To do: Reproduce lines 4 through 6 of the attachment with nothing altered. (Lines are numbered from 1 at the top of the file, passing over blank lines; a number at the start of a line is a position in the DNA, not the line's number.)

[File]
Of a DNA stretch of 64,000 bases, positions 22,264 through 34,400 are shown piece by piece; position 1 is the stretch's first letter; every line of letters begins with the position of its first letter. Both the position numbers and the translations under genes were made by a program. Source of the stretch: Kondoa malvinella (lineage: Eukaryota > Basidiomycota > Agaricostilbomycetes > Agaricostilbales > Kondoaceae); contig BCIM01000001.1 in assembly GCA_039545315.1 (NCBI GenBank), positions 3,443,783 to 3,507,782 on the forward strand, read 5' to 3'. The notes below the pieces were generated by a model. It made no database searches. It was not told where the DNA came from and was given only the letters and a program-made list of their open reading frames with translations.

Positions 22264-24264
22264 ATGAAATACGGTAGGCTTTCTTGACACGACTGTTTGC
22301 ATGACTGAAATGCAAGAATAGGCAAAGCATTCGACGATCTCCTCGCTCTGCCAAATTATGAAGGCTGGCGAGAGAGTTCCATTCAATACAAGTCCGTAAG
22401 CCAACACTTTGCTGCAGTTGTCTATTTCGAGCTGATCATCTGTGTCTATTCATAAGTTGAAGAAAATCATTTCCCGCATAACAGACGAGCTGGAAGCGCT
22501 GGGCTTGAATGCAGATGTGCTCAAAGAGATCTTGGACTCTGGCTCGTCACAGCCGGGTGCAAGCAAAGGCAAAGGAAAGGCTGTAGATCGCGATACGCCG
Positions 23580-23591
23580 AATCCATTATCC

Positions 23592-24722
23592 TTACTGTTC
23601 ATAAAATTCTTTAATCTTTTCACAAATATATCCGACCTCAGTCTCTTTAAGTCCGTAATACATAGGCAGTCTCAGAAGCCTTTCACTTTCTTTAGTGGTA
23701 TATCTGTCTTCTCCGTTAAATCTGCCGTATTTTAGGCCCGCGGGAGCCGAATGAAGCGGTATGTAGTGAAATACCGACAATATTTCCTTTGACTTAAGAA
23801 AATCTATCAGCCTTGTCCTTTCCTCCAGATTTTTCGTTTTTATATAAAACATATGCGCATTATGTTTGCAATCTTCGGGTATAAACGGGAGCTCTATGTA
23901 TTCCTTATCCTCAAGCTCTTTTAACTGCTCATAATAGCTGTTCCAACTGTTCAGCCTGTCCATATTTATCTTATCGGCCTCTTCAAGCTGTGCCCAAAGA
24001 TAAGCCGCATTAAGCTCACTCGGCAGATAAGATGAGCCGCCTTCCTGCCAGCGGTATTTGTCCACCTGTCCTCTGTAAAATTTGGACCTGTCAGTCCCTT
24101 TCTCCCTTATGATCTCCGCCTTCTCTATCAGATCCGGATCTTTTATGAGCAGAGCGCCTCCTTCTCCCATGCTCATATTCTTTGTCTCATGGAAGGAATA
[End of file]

22301 ATGACTGAAATGCAAGAATAGGCAAAGCATTCGACGATCTCCTCGCTCTGCCAAATTATGAAGGCTGGCGAGAGAGTTCCATTCAATACAAGTCCGTAAG
22401 CCAACACTTTGCTGCAGTTGTCTATTTCGAGCTGATCATCTGTGTCTATTCATAAGTTGAAGAAAATCATTTCCCGCATAACAGACGAGCTGGAAGCGCT
22501 GGGCTTGAATGCAGATGTGCTCAAAGAGATCTTGGACTCTGGCTCGTCACAGCCGGGTGCAAGCAAAGGCAAAGGAAAGGCTGTAGATCGCGATACGCCG